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Eric, I don't know how long they last, I'm still on my first one, and I've had it about four or five years. You will like that grinder, make sure you get a grit box for it, and that wheel dresser is kinda pricey but it works great and is probably worth the money. You can really tell a difference after you dress it off. Also hook you up some kind of dust collection system, I use a 4 hp shop vac with a fine dust filter bag. I also found that it's alot easier on the back if you put it on a tall stand, mine is about elbow high. Good Luck!
 
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One thing that I learned about blade grinders is that it is very difficult to keep adjusting the angle for each blade.

I finally bit the bullet, and ground all my blades to the same angle, and now sharpenings only take a few passes.

I will now sharpen a new blade before I ever mount it on a mower. I like having the sonsistency that I now have.

I have the new Lesco model. It is very similar to a regular bench grinder, but has a much better table, and also rotates in the opposite direction.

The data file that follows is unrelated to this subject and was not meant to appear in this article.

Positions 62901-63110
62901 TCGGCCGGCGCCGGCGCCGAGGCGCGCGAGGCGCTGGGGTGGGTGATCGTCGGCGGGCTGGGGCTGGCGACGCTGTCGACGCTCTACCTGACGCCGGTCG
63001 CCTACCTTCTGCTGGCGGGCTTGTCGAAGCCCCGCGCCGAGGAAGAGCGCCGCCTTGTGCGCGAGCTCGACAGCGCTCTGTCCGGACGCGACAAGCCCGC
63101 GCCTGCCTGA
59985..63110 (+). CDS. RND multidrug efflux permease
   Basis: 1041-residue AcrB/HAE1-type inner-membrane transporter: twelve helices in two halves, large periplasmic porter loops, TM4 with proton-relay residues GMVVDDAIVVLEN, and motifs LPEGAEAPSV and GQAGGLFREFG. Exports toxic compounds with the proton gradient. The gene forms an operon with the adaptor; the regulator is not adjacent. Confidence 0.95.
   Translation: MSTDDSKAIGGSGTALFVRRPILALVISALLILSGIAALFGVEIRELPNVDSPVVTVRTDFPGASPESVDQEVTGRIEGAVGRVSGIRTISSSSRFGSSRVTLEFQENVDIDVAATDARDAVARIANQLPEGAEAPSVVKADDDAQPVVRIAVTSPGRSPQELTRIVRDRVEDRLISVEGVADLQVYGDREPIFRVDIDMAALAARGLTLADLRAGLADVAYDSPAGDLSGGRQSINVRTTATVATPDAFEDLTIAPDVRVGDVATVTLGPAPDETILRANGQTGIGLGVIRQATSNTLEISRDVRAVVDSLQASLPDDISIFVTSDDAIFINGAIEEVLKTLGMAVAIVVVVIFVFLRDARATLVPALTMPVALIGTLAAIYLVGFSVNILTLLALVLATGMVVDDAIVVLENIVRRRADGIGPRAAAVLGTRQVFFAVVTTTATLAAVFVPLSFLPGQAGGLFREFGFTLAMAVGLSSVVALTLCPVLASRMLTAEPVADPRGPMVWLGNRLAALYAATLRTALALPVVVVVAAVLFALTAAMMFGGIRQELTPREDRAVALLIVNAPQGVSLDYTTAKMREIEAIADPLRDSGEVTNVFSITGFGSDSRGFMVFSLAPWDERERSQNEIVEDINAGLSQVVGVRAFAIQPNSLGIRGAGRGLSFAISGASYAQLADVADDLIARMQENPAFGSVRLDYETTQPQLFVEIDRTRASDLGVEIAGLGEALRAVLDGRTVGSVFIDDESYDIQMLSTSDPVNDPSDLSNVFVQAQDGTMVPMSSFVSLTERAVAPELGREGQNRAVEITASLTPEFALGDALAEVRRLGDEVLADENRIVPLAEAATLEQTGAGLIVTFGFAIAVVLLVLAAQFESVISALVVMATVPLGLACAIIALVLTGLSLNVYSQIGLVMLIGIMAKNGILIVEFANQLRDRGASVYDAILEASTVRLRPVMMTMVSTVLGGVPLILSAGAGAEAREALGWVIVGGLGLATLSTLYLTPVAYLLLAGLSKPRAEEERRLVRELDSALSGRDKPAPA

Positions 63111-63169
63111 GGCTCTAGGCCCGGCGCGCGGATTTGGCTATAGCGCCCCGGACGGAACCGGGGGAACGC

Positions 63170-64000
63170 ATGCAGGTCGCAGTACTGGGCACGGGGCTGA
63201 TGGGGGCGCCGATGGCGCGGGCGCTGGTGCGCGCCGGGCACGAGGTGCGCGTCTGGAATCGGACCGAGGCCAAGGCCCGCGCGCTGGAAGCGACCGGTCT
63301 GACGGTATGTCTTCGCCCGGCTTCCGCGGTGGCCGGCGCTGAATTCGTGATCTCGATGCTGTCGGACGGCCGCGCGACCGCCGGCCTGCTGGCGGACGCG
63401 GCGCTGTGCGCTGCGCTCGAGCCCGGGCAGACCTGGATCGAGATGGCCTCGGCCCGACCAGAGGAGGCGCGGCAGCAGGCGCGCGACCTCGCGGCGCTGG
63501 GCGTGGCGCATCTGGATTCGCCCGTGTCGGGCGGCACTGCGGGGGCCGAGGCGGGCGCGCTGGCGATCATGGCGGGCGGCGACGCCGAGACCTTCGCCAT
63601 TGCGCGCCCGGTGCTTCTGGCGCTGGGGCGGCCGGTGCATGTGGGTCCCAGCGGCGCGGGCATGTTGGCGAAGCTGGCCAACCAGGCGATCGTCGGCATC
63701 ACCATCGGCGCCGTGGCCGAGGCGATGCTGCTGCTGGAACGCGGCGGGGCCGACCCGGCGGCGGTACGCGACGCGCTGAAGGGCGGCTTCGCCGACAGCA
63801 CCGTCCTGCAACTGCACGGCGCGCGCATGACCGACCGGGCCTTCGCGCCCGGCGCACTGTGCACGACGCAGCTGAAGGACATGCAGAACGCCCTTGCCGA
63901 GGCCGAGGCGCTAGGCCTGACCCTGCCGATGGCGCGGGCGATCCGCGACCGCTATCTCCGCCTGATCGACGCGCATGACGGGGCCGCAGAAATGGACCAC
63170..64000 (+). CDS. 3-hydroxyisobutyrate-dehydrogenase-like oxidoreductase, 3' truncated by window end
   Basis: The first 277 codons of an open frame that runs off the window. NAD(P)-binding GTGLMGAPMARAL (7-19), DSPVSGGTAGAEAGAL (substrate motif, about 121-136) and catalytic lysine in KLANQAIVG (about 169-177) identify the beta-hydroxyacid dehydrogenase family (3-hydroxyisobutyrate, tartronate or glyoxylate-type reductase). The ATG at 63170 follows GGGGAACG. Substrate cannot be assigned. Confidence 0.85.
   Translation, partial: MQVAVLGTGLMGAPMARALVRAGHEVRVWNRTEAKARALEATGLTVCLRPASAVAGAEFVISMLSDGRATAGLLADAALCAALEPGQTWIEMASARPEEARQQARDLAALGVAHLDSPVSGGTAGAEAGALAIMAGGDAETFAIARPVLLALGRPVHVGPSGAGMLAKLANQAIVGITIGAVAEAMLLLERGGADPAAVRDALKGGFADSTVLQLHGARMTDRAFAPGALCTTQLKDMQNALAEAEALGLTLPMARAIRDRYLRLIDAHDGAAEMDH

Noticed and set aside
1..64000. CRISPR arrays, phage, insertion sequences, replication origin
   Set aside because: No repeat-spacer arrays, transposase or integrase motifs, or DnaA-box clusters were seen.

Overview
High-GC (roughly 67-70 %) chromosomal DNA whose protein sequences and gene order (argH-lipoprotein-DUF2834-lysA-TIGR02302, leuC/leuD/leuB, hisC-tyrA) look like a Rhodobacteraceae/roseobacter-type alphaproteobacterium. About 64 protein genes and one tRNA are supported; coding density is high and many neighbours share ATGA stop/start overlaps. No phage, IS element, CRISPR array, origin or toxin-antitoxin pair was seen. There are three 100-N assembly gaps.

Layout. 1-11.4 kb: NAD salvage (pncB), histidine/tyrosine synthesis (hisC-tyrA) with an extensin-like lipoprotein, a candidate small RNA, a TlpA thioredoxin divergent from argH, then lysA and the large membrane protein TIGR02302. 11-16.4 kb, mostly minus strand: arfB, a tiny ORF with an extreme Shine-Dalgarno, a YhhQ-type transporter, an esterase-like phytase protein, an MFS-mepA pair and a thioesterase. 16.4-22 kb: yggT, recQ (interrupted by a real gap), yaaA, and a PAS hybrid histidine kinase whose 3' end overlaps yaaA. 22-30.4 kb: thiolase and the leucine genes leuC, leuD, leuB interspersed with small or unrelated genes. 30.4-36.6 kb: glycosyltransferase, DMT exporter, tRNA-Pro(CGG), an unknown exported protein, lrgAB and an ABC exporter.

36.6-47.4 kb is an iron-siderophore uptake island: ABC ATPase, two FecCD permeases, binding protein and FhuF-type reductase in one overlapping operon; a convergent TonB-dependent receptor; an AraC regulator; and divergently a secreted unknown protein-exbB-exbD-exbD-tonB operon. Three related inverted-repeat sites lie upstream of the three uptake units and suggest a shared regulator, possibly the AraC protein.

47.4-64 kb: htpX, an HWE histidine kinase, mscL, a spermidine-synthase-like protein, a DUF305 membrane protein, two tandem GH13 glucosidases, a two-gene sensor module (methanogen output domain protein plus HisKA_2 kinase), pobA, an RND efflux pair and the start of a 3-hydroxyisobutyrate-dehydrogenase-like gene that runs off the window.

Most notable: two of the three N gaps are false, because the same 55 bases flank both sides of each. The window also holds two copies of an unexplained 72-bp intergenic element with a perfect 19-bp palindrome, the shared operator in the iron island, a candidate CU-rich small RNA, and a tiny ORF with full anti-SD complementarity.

Once you get the hang of it, and get all your blades christened to your angle, it works fine. It took me some time to learn the machine.
 

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Strange thing about my Lesco dealer is, they don't use a Lesco blade sharpener for sharpening blades. They have a RBG blade sharpener for that and it's only $50 more. My question is, I wonder why they don't stock the better sharpener if they won't even use the one they sell.

For you guys that are wondering about the RBG or Fireball sharpeners, the whole motor and wheel raises and lowers with a crank to set the blade angle adjustment and the blade lays on a flat table. Once you get your angle set, you can tighten it down in that spot to have consistant angles. The motor will run both directions for left or right hand blades. The link to see it is <a href="http://www.amleo.com/help-desk/item.php?bg218">Blade Sharpener.</a>